But Prime Minister Stephen Harper insists no Canadian Forces personnel will be involved in any combat action in the landlocked West African country. And he says the transport plane commitment will be short.
An al-Qaida-linked group has seized the northern part of Mali and is advancing south.
The Canadian plane will be used to transport equipment and supplies into the Malian capital of Bamako, which is not in the combat zone.
France, which began air strikes last week against insurgents in the north, has ordered the immediate evacuation of all French nationals living in the Malian town of Segou.
"There is a serious situation in northern Mali, where there is a large territory now occupied by essentially terrorist entities, who are looking at expanding their influence throughout Africa," Harper said at a Montreal news conference.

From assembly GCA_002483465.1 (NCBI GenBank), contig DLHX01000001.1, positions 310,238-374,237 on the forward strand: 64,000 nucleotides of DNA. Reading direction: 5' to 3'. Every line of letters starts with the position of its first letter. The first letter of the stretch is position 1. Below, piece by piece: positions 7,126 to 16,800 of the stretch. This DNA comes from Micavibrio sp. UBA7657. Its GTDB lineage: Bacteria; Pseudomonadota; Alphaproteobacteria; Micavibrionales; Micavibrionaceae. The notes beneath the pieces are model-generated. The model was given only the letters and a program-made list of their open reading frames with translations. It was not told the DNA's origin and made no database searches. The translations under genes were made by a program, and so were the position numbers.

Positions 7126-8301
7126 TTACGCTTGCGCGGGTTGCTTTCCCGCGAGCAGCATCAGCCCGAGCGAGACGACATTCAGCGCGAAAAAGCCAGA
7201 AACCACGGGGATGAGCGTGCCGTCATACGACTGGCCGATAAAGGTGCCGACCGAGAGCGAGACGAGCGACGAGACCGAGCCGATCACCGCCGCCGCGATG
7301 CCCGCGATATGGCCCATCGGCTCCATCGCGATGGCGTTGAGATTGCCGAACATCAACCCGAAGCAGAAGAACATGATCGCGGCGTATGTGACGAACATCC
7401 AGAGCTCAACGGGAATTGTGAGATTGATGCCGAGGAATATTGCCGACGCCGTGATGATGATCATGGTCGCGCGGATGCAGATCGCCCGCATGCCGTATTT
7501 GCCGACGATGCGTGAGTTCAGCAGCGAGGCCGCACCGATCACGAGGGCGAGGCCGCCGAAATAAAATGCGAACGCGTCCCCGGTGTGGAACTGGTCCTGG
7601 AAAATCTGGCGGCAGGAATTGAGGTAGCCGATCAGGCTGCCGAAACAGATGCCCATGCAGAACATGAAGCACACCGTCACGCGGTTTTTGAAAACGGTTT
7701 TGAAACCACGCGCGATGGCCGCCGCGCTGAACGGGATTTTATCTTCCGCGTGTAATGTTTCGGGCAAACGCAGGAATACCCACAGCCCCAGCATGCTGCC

"This is a serious enough matter that it has been the subject of a United Nations Security Council resolution supported by all permanent members demanding that there be some kind of international action.
"Our allies, the French, have decided to take the lead on that and have requested specifically from a number of allies, including Canada, very limited and defined support in the form of heavy lift logistical support."
The C-17 has been committed for only a week.
"We will obviously after a few days analyze how that is going and talk with our allies but, this is intended to be of a short duration," the prime minister said.
The real solution must rely on African-led participation, but in the meantime, Canada will lend a hand to the French, he said.
"We think that is an appropriate role for Canada, given our relative capacities and interests."
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